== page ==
There is a lot to be learned and applied from football to the game of business. The first is that sportsmanship is everything; the rest follows from there.
Last weekend, it was tough to be an Auburn Tigers football fan. Going into game day, Auburn fans were excited to host the Penn State Nittany Lions on their home turf in Alabama.
I have affection for both teams: My engineering degree is from Auburn University, so I am a Tigers fan. However, I sit on the Penn State Behrend board, so I enjoy cheering for the Nittany Lions, too.
Alas, for the Tigers, a victory was not to be. The Penn State fans would not experience Toomer’s Corner being rolled in toilet paper after an Auburn win. But the weekend was still a win for everyone in other ways.
Penn State fans had been wonderful to Auburn fans the year prior in State College, when Penn State played host. Auburn spectators were asked if we had found everything we needed, and at the end of the game were told, “Thanks for coming. We hope you had a good time.” It was a great display of grace and respect.
Everywhere I looked this weekend, Auburn and Penn State fans intermixed. The Penn State fans had done their research and were enjoying a lot of Auburn favorite traditions, like Toomer’s Lemonade and Guthrie’s fried chicken tenders. As game time neared, spectators stood side by side to wish Auburn’s team well during the traditional Tiger Walk, a route down the middle of the street from the athletic dorm to the stadium.
Inside the stadium, America was celebrated with pomp and circumstance. A golden eagle flew from the top of the stadium to midfield as Auburn supporters cried, “Waaaaaaaaaaar Eagle!” As the national anthem came to an end, two fighter jets flew over the stadium. Everyone had chill bumps in support of all our nation holds dear—freedom and football.
It got me thinking about other things business leaders can learn from football.
Good Coaches See the Big Picture
Coaches, managers and captains all play roles in moving a football team in the right direction. As leaders, you must model the behavior you want to see on the playing field and inspire others to complete the mission of winning the game together. Great coaching will help your team cross the goal line. As a leader, you have to see the changes that need to be made and quickly adapt. In addition, all the practice helps players gain the muscle memory to know how to complete the task in high-stress situations.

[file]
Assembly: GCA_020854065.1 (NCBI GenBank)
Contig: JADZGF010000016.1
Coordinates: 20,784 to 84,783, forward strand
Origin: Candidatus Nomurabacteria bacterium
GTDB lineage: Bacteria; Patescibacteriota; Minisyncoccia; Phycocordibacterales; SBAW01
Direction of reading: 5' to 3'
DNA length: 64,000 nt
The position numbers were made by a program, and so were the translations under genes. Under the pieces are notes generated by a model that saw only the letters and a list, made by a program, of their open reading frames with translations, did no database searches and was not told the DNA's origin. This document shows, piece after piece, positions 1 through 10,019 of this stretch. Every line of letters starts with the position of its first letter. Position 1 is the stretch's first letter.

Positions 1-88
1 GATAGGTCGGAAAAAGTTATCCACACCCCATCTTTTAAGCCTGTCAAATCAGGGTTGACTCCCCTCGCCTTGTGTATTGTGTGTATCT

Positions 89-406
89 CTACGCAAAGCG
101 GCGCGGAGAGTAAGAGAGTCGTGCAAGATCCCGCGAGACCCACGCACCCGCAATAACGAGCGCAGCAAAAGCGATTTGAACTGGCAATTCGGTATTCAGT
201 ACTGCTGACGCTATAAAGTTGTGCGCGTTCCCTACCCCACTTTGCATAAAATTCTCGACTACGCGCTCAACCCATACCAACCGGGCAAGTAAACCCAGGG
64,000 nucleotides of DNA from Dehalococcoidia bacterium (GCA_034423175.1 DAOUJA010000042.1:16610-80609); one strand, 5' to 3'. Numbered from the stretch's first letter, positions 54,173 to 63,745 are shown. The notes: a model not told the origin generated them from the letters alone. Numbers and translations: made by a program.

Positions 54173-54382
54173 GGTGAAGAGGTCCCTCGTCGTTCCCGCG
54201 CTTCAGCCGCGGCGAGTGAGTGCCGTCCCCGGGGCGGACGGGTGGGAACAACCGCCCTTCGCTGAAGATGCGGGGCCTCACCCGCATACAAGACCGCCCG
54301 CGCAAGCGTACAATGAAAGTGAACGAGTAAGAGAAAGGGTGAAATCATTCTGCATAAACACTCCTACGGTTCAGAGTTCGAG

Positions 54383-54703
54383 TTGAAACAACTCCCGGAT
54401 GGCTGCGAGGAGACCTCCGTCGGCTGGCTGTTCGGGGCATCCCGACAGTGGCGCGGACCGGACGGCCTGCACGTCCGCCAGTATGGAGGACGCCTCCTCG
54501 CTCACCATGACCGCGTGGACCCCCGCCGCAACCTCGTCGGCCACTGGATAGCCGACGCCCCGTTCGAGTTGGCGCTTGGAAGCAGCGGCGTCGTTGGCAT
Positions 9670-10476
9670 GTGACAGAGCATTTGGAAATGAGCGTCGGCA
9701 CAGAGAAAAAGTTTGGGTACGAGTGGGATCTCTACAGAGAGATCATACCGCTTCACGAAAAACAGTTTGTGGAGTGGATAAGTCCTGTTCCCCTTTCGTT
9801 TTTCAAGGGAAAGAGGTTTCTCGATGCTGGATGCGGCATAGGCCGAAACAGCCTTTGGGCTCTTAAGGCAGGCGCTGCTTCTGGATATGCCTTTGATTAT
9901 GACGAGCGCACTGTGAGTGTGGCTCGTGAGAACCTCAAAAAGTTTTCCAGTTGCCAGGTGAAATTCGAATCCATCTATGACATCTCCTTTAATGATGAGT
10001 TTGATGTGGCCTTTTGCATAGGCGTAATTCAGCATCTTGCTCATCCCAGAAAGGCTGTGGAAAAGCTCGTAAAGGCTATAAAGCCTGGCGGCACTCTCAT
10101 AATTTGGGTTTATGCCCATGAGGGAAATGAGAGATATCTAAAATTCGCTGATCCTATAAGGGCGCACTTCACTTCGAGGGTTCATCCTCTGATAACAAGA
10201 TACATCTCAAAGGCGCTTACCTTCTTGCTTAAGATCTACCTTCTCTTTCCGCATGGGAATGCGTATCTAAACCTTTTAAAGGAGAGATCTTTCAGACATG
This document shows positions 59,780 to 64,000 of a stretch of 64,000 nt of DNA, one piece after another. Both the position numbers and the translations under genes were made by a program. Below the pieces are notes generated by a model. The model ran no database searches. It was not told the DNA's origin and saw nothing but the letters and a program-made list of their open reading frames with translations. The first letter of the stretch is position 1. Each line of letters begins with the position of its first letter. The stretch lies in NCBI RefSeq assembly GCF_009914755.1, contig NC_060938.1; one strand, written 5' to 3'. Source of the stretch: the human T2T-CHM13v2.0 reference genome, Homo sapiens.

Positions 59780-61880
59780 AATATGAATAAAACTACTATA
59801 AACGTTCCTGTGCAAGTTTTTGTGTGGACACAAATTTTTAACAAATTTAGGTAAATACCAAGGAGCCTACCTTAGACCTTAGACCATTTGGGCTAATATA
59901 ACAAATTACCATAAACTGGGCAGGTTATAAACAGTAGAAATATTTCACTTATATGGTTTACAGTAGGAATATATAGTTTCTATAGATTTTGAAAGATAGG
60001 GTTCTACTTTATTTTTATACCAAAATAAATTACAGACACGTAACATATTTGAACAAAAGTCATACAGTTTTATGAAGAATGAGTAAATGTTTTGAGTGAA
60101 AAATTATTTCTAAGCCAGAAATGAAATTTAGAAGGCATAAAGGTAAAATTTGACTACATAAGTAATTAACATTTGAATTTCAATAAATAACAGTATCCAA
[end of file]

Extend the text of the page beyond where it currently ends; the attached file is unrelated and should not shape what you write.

Teamwork Includes Everyone
Once you have the team assembled and working to complete the mission, everyone must play to their strengths and bring their “A” game each day. If the offensive line doesn’t do its job, the quarterback cannot make the plays. It takes all 11 players on the field performing at the highest level to make the touchdowns happen and wins possible.
… And So Do Celebrations
When the team scores, celebrate together! There is nothing like the roar of a stadium to help pump up the team. Consider how it might feel to the few who just made the big play happen if the entire company were cheering for them.
Contrary to popular belief, it does not take a team of top recruits and A players to be great. A group of walk-ons with a lot of heart and strong leadership can complete their mission by working together. And, along the way, make sure you develop those traditions worth celebrating.
As the Auburn Creed reads, “I believe that this is a practical world and that I can count only on what I earn. Therefore, I believe in work, hard work.”
Penn State’s coaches ensured their team had taken the necessary steps to be prepared to win. Yet it was still on the players to work together as a team, playing with all their heart and unique abilities combined to win the game. Penn State was victorious for the second year in a row!
This week the Auburn team will review the game film, talk about what went well and what did not go well. Then, they will prepare to meet the University of Missouri on the field Saturday, beginning a new chapter in the playbook.
Never give up! Play until the whistle blows.
How are you preparing your team for the game of business?